Part of that is around their attack but a much more significant component is their defence, with the Warriors leaking far more tries in the second 20 minutes of each half.

Their differential by quarter is -2, -18, -4, -8. In particular the 20 minutes leading into half-time is an area for Brown to address for next season.

Tries scored/conceded from six-agains

The Warriors weren't great at capitalising on six-again calls but it wasn't something that cost them too badly either.

The offside component in particular was not an issue for Nathan Brown's men with just three tries conceded all year off the back of an inside-10 restart. Only the Dragons (one) and Panthers (zero) fared better in that department. However 13 conceded off the back of a ruck infringement was of more concern, the equal sixth-most of any side.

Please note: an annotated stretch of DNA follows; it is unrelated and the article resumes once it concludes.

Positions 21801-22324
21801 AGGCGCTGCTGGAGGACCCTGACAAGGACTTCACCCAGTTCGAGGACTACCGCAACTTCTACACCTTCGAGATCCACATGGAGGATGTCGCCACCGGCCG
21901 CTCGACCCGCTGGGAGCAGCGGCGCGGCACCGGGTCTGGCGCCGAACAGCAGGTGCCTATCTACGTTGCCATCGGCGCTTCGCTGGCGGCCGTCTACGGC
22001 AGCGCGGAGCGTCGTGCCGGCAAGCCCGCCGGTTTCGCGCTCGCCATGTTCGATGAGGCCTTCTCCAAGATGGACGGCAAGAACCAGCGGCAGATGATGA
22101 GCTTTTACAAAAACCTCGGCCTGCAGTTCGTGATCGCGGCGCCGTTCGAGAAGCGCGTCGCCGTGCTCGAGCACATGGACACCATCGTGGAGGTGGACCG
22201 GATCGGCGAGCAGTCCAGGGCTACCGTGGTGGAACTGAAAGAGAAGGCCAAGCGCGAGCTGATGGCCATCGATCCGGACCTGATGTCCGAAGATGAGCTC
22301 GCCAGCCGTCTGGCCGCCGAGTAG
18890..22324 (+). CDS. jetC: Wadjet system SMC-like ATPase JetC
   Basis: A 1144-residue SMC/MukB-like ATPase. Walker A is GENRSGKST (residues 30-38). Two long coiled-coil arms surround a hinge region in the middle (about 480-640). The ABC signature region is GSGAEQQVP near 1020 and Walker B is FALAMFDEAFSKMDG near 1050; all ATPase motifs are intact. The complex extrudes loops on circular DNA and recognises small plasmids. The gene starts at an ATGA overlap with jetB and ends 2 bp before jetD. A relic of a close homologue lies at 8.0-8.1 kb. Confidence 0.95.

Overall they conceded 16 tries in the set after a six-again call in 2021, which was the eighth-best figure of any side.

They scored just 12 however, ranking them equal 11th best. Five of those came from inside 10 infringements and seven from ruck infringements.

Metres gained from offloads

The Warriors maintained their reputation as one of the more prolific offloading sides in the NRL  in 2021, with their fourth straight season as one of the top four offloading sides in the competition.